The journal Psychology and Marketing questions some recent academic research indicating that too much choice makes us unhappy and confused. The precis:
Consider the seminal paper by Iyengar and Lepper (pdf) that showed 30 per cent of participants offered a choice of 6 jams bought one, compared with just 3 per cent of participants offered 24 different jams. It seems we can be paralysed by having too much choice, perhaps because feeling you've made the wrong choice is unpleasant, and the more options there are, the more likely it is that we'll choose the wrong one.
But now Benjamin Scheibehenne and colleagues have waded into the topic with the claim that the "too-much-choice effect" has in fact failed to appear in many experiments, and with the real-life observation that shops that offer more consumer choice tend to be more successful.
In a series of experiments, Scheibehenne's team tested 598 participants who were asked to choose from among restaurants, charities and music downloads. Throughout, they varied factors that they hoped might explain why the too-much-choice effect sometimes occurs and sometimes doesn't…..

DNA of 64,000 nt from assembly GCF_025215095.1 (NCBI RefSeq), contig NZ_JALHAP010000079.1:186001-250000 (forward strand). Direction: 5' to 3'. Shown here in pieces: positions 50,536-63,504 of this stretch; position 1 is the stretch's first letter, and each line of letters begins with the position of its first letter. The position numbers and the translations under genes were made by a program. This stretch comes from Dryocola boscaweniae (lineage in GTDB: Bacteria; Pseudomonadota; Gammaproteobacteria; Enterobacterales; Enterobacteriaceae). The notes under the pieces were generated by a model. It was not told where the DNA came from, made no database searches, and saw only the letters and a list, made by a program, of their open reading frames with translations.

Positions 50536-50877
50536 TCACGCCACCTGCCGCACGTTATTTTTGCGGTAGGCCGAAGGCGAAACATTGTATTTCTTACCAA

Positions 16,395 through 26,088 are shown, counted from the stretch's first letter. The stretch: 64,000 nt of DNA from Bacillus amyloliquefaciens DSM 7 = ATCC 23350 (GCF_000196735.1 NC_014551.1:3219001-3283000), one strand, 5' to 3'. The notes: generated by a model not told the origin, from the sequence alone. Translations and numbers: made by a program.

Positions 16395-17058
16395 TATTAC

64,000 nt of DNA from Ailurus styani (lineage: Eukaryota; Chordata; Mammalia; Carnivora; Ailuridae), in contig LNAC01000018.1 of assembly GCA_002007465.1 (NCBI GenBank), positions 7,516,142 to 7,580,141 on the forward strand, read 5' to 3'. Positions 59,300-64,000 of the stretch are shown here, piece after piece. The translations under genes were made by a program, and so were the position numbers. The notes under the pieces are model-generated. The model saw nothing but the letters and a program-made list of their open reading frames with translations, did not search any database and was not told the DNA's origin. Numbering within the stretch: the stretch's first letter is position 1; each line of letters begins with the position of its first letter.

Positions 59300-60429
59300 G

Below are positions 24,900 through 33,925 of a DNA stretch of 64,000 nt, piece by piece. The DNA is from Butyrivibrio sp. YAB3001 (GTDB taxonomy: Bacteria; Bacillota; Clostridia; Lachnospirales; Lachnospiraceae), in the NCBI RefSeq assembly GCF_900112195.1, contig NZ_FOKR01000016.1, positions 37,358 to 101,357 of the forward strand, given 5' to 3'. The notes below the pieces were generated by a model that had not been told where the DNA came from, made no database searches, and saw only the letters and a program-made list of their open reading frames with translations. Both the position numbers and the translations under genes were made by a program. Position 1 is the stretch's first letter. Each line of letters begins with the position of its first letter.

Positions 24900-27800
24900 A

For most of the experiments, the too-much-choice effect wasn't actually observed and when it did, the only relevant factor which increased the effect was the need to justify one's choice.
"The fact that most of the variables that we tested were not sufficient to elicit choice overload suggests that the too-much-choice effect is less robust than previously thought," the researchers said.
Virginia Postrel gives you a variety of arguments to choose from as to why the "too much choice hurts us" arguments ignore vital insights about human variety, and personal psychology and responsibility, in her brilliant essay in Reason magazine's June 2005 issue.
[Link via Tyler Cowen at Marginal Revolution]